to start with, set your camera to manual exposure (M).  and now i want you to stop and connect with your subject.  ask yourself, “what is the story i am trying to tell?”  next, think about the camera settings we learned during the past three weeks…which ones will help you tell this story.

this is how i usually get started:

1) check the light and set my iso….what time of day is it? am i indoors or outside?   is it sunny or cloudy?  i find that ISO 100-200 is good for outside in bright light.  ISO 200-400 works for cloudy days or shade.  and i’ll use ISO 800-1600 indoors.

2) what is my subject….simple subjects like a person or thing i’ll use a wider aperture like to 2.8, 3.5, 4.0 to isolate the subject and blur the background.  a landscape shot i’ll got with a narrower apertures like 9.0 to 13.0

3) motion…is my subject moving? if so i’ll need a faster shutter speed to capture the action.

so let me show you how i put these all togther in the following example:

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as you can see, my subject in this shot was this rose of sharon flower.  it was morning and i had some nice filtered sunlight so i set my ISO to 200.  i wanted to isolate this flower so i set my aperture to f/3.5. and so with that in mind, with my aperture fairly wide open and the bright, ambient light, i knew that i would not need my shutter to be open very long.  so i set my shutter speed to 1/500 to start with.  next i looked through my viewfinder and pointed my camera toward the focal point.  then i pushed shutter button halfway down to check the exposure which is indicated by the meter/index along the bottom of viewfinder.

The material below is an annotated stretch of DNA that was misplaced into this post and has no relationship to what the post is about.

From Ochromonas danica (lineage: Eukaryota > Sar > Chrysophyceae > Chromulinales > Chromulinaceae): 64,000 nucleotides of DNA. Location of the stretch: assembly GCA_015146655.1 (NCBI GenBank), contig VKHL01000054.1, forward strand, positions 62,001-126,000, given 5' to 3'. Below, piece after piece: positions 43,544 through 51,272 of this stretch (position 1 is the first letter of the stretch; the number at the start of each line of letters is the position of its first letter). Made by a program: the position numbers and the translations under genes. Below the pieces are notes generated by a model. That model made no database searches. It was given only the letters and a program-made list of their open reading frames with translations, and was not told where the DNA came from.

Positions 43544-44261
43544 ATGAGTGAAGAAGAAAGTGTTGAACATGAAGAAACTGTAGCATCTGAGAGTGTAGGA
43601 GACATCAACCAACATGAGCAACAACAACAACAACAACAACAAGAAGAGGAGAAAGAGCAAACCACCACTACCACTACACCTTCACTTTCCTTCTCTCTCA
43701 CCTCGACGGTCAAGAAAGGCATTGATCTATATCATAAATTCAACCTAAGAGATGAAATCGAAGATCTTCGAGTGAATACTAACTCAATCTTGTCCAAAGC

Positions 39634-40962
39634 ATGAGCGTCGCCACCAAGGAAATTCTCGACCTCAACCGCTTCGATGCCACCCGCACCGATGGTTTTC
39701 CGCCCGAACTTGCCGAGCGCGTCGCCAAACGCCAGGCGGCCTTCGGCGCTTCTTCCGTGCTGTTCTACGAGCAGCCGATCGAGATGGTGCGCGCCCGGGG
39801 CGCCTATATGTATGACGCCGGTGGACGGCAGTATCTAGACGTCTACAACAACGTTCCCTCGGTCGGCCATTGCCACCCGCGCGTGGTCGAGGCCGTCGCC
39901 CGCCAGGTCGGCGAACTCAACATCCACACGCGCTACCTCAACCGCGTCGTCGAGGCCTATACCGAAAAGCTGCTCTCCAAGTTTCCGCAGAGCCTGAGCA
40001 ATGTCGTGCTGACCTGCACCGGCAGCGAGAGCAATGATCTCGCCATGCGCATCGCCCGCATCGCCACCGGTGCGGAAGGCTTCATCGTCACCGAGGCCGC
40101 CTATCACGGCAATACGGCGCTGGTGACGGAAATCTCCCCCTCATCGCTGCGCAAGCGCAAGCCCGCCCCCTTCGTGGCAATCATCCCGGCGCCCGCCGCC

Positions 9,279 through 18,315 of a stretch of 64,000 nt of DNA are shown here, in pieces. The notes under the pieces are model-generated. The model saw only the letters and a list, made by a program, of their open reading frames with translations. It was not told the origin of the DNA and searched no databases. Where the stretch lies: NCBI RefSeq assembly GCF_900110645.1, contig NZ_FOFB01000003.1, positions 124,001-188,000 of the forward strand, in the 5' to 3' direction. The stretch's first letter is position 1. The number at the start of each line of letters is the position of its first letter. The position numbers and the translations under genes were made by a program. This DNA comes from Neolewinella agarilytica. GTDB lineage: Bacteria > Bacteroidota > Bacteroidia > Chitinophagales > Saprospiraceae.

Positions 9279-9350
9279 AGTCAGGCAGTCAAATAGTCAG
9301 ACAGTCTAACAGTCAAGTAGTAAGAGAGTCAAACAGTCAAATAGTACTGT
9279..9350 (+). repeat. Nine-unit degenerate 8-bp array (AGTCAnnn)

exposure index

yours may vary slightly, but on my canon, the exposure index reads from -3 on the left to +3 on the right with 0 being in the center.  anything on the (-) side the camera reads as being under-exposed and anything on the right side the camera reads as over-exposed.  zero then would be what the camera considers to be the “correct” exposure.

in the above image, my camera indicated that my image was over exposed by about +2…too much light.  so i adjusted my shutter speed to be faster (open an even shorter amount time) to reduce the light coming in to the sensor.  as i moved the dial to reduce the shutter speed, i watched in the viewfinder until the indicator landed on the zero.  then i pressed the shutter button all the way down to take the photo.

the final settings were ISO 200, f/3.5, 1/1000.  this is what the camera determined to be the ‘correct’ exposure.  and i was happy with exposure…it told the story of a pretty pink flower on a bright summer morning.

here’s a completely different example.